The first half of the movie took an inordinate amount of time to get going, especially considering how little sexual or romantic tension there was between these two, and while I enjoyed the second half pretty well it didn't have the emotional punch it should have, because it didn't feel earned.  The scenes concerning Mia and Seb's disintegrating relationship came seemingly out of nowhere, thus Stone and Gosling's strong performances here didn't grab me by the throat like they could have.

Another thing that bothered me - Mia's longtime dream was to write a one-woman show.  It's what she's always wanted to do, but never found the time or courage.  But she finally does so, and presents it to Seb, who considers it a work of genius.  This is the role that's presumably going to get her noticed in Hollywood; the role that will change her life.  And do we see any of it?  Nope.  The screenplay skips over all that to merely show us that her life's work is a commercial flop, and moreover her boyfriend missed the performance.  So what was so genius about it?

I read a negative review of La La Land that brought up a pretty great point: This film is about dreamers, singers, dancers, all those actors and performers just trying to get their big break.  But instead of casting two such people in the lead roles, for whom La La Land could've been just that, the filmmakers went with two safe, proven box office draws.  Does this strike anyone else as fairly ironic?

To anyone inclined to dismiss my opinion as coming from a musicals non-enthusiast, my wife, an avid lover of musicals, had this to say: "Whenever I watch a good musical I'm jealous of the actors and performers on the screen.  Not once did I feel that way while watching this movie."

Mike: I love Stone and Gosling together, they have great chemistry on screen and I typically enjoy watching the both of them, but you're right, everything felt forced. From the characters meeting to fighting to falling apart, it just felt too scripted.

Visually I was also unimpressed and agree that Whiplash more visually appealing than La La Land. Chazelle seemed to throw in a bunch of vibrant colors in the wardrobe, the set designs and various props that tried to compensate for the overall lack of visuals and for me it all fell short. The only scene that I liked, from a visually aesthetic standpoint, was at the planetarium and even that felt a little weak.

Yeah, we never got to see what made Mia's play so genius. Another thing that they didn't really follow through with is Sebastian's financial troubles. In the beginning, after his sister leaves his apartment, he flips through his mail with "Late Notice" stamped all over the envelopes, but the film never hints at this being a motive for him joining John Legend's band and making music he doesn't want to make or believe in. They chalk it up to Mia making an off hand comment to her mother about him not having a steady job.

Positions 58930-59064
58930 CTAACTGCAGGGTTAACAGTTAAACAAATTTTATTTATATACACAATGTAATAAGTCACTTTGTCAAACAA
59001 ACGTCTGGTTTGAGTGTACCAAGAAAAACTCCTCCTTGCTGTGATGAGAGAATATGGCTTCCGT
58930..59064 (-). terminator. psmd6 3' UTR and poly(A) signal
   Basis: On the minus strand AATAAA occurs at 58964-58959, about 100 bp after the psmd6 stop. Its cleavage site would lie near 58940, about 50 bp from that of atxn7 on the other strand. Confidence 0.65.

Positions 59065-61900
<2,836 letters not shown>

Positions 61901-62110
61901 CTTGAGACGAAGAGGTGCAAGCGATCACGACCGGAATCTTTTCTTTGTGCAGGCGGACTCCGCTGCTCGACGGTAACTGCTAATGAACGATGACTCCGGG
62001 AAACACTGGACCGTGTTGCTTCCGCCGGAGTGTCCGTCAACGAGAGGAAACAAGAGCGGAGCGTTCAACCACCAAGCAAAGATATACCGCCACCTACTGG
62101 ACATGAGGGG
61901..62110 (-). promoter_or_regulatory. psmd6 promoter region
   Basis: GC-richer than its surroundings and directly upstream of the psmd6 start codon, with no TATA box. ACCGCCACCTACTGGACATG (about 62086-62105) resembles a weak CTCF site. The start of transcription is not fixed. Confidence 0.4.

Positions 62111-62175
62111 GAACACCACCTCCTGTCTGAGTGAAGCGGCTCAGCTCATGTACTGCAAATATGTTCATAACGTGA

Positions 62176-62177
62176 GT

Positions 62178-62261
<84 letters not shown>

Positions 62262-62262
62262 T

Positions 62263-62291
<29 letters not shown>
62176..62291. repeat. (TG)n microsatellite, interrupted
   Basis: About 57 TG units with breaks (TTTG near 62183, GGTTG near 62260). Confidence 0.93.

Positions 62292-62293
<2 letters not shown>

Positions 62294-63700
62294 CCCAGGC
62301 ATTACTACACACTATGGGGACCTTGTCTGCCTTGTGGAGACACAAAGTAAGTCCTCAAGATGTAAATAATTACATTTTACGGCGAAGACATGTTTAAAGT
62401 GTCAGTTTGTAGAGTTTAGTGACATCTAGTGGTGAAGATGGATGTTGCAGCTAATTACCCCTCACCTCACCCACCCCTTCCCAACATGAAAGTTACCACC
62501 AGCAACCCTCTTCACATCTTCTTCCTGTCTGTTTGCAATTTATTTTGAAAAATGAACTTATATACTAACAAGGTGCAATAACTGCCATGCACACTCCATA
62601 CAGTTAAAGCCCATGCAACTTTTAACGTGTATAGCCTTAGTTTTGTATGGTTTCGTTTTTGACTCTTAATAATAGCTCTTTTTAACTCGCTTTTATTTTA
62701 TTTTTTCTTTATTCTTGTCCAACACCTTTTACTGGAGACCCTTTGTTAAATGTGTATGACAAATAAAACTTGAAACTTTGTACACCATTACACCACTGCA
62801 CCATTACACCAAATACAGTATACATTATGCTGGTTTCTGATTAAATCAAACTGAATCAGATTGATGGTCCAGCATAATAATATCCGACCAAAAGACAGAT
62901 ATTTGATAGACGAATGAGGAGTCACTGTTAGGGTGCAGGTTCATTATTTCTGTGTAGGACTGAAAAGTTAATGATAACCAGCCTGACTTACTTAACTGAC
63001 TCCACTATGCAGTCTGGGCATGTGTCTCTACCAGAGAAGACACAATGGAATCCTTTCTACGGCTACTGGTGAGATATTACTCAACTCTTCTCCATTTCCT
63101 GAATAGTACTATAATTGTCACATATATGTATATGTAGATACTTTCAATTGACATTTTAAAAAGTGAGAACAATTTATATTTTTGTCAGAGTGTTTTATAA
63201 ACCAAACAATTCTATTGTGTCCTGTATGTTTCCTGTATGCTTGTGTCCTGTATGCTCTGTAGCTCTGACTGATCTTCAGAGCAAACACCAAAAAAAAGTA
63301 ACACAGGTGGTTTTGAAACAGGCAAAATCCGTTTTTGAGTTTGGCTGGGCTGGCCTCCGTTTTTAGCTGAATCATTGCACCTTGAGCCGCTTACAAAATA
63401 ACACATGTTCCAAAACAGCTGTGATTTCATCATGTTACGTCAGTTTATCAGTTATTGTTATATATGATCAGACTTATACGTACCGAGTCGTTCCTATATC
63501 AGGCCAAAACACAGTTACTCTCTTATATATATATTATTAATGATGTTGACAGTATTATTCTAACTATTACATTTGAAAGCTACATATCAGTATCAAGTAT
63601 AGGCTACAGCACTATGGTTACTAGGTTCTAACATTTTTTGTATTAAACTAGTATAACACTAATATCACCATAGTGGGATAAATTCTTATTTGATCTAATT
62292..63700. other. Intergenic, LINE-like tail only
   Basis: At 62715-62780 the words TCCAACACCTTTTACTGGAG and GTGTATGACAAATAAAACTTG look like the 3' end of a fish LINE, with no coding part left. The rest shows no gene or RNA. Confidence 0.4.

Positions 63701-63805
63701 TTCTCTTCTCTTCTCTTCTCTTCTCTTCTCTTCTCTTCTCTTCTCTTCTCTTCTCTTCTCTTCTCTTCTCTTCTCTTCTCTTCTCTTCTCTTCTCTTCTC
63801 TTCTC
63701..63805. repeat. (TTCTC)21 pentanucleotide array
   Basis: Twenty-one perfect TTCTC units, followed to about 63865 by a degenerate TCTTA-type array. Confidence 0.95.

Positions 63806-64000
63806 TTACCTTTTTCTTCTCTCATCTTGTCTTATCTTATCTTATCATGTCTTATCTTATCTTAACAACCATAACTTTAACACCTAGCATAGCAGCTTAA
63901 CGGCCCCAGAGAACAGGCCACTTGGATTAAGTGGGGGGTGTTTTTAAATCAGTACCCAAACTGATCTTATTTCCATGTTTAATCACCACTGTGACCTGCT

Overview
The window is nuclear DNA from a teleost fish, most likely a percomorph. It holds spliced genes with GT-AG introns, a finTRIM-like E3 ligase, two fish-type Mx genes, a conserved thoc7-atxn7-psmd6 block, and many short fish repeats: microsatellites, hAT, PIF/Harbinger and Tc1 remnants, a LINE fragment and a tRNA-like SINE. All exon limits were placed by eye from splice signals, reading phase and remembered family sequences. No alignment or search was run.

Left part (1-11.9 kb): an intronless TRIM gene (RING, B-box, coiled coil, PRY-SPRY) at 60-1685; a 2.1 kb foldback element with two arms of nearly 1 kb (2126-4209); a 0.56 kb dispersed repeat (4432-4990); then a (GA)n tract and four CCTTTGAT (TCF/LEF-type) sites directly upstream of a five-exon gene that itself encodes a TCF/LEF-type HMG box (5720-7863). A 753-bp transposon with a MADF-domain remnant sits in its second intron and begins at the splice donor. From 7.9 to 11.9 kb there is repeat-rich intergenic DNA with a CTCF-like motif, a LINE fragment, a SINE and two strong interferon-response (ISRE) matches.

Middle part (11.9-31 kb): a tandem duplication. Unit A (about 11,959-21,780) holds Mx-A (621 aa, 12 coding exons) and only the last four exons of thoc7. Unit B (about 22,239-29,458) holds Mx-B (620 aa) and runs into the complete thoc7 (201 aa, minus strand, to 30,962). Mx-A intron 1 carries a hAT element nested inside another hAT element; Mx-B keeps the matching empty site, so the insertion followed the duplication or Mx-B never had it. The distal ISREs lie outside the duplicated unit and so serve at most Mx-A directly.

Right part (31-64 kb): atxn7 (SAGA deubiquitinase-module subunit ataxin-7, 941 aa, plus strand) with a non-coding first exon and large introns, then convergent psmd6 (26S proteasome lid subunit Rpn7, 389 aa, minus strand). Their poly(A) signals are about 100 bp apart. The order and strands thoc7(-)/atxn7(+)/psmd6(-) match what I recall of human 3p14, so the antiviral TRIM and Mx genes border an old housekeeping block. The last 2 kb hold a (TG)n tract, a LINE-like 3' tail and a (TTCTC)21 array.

Even the statements this movie tried to make were all over the place. Most critics have said this is a love letter to LA and I found that to be the opposite. This film does not hold a great depiction of that city. There's even a song that had the lyric about how the view of LA wasn't good and the characters had seen better. Even Sebastian railed against LA and Hollywood's business as usual take on casting and financing the same old unoriginal and uninspired projects. However, when the movie was finished, it felt as if the movie was saying "Keep putting up with the rejections, Hollywood will eventually come calling." which is such bullshit.

I'm not a fan of musicals either. West Side Story, Fiddler on the Roof and Chicago were the only musicals that I really enjoyed. My wife, who also loves musicals, was bored with this movie. As soon as the credits began to roll she said, "Thank god that's over."

Justin: Yeah I'm not sure what the takeaway was supposed to be.  "Follow your dreams and eventually you'll succeed?"  "Don't settle for a paid gig that doesn't fulfill you artistically?"  "You can either have a career OR be with the love of your life?"  "Hollywood used to be much more fun?"  I wouldn't have paid much attention to the mixed messages had the characters, music, and/or story been more interesting.  This movie did contain a similar theme as Whiplash, the relationship vs. career struggle.  I'm guessing Chazelle's passion for filmmaking has cost him a love interest or two.

Anyway, all told I'd give this a solid thumbs in the middle - nowhere near the Oscar-worthy classic people are making it out to be.  I haven't seen many films yet from 2016, but La La Land doesn't even place in my top five so far.  I'll be very upset if it wins Best Picture.

My rating is **1/2 out of ****.

Mike: Yeah, he's clearly been snubbed by a girl in some fashion. There's some bitterness there for sure.

This movie doesn't rank in my top 5 of the year either. For me, Moonlight was the best movie I've seen this year and it angers me to know that La La Land will be in the running for Best Picture along with it. The praise it's been getting is just preposterous.

My rating is ** out of ****.

That's our take on La La Land.  Comment below with your thoughts, and thanks for reading!